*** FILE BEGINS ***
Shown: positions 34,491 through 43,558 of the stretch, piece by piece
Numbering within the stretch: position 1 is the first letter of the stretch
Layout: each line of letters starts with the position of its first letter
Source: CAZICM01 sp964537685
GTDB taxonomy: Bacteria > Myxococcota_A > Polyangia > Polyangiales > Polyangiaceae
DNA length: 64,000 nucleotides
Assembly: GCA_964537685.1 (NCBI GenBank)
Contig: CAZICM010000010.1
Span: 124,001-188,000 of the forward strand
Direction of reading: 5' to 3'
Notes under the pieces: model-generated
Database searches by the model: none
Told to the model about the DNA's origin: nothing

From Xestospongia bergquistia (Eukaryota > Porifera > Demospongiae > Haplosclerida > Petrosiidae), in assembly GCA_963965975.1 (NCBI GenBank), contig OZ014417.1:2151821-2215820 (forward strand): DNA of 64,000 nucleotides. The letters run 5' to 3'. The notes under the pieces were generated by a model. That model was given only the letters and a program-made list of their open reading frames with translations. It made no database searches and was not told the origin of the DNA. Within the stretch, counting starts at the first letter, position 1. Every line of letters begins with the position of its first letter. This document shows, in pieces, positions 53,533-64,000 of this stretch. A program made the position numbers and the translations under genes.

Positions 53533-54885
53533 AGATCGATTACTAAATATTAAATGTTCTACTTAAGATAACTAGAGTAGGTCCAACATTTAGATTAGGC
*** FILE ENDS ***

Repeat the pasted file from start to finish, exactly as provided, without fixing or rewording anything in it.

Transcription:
Shown: positions 34,491 through 43,558 of the stretch, piece by piece
Numbering within the stretch: position 1 is the first letter of the stretch
Layout: each line of letters starts with the position of its first letter
Source: CAZICM01 sp964537685
GTDB taxonomy: Bacteria > Myxococcota_A > Polyangia > Polyangiales > Polyangiaceae
DNA length: 64,000 nucleotides
Assembly: GCA_964537685.1 (NCBI GenBank)
Contig: CAZICM010000010.1
Span: 124,001-188,000 of the forward strand
Direction of reading: 5' to 3'
Notes under the pieces: model-generated
Database searches by the model: none
Told to the model about the DNA's origin: nothing

From Xestospongia bergquistia (Eukaryota > Porifera > Demospongiae > Haplosclerida > Petrosiidae), in assembly GCA_963965975.1 (NCBI GenBank), contig OZ014417.1:2151821-2215820 (forward strand): DNA of 64,000 nucleotides. The letters run 5' to 3'. The notes under the pieces were generated by a model. That model was given only the letters and a program-made list of their open reading frames with translations. It made no database searches and was not told the origin of the DNA. Within the stretch, counting starts at the first letter, position 1. Every line of letters begins with the position of its first letter. This document shows, in pieces, positions 53,533-64,000 of this stretch. A program made the position numbers and the translations under genes.

Positions 53533-54885
53533 AGATCGATTACTAAATATTAAATGTTCTACTTAAGATAACTAGAGTAGGTCCAACATTTAGATTAGGC